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J Theor Biol. 1996 May 7;180(1):27-37.

How to make a kin selection model.

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Department of Mathematics and Statistics, Queen's University, Kingston, OT.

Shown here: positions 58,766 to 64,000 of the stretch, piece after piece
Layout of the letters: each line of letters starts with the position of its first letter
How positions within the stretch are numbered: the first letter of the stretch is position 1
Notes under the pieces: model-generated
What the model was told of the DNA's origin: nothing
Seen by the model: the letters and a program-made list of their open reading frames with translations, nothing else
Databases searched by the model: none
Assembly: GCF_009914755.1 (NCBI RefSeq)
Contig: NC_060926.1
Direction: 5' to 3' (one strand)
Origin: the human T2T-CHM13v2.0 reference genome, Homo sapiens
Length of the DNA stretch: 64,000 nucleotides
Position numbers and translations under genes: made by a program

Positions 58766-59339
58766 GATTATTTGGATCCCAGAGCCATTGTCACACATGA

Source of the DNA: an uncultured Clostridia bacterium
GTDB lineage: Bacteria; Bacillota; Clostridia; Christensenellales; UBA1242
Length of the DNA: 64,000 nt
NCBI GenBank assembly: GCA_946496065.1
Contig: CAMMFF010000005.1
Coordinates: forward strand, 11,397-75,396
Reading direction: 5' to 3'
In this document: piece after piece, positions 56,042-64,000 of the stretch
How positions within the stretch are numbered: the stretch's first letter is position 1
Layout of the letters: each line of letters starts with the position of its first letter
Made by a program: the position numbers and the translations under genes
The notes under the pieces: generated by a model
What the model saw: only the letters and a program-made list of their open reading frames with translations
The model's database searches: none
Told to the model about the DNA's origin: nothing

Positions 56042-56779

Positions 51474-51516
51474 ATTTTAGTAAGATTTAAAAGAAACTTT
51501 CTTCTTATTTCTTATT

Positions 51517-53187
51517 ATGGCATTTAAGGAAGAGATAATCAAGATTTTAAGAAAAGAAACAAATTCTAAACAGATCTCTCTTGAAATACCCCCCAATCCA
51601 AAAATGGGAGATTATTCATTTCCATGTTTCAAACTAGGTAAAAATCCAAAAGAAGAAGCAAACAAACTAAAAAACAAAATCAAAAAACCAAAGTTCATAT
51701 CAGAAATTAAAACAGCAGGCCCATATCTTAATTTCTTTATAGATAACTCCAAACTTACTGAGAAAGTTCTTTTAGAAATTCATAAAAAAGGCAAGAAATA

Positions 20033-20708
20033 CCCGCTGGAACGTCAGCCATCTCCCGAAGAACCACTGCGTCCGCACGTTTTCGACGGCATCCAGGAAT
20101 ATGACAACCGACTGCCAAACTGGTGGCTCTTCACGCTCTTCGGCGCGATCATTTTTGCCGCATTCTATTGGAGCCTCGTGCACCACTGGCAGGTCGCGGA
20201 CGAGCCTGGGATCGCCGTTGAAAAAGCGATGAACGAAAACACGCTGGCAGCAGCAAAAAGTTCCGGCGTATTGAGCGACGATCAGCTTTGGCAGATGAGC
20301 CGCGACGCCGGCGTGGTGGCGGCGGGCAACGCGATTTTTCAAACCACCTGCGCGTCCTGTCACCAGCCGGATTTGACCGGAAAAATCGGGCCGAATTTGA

Kin selection arguments, based on Hamilton's (1964) concept of inclusive fitness, provide a powerful heuristic and can therefore give us valuable insights into the different pathways through which natural selection acts. But their formulation can be quite tricky, requiring as they do, a close accounting of all the fitness effects of a particular item of behaviour. Here we propose a "direct fitness" formulation of inclusive fitness which often has a more straightforward derivation. Our method finds ESS trait values by the standard optimization techniques of simple differentiation plus two additional steps. First, slopes of group phenotype on individual genotype arise naturally during differentiation, and these slopes are replaced by coefficients of relatedness. Second, when behaviours influence different classes such as age, sex of recipient, or other life history components of fitness, the fitness effects on each component are weighted by reproductive value. We illustrate this technique first in a homogeneous population, with examples of group competition and partial dispersal behaviour, and then in a class-structured population, with examples of sex allocation and altruism between age classes.

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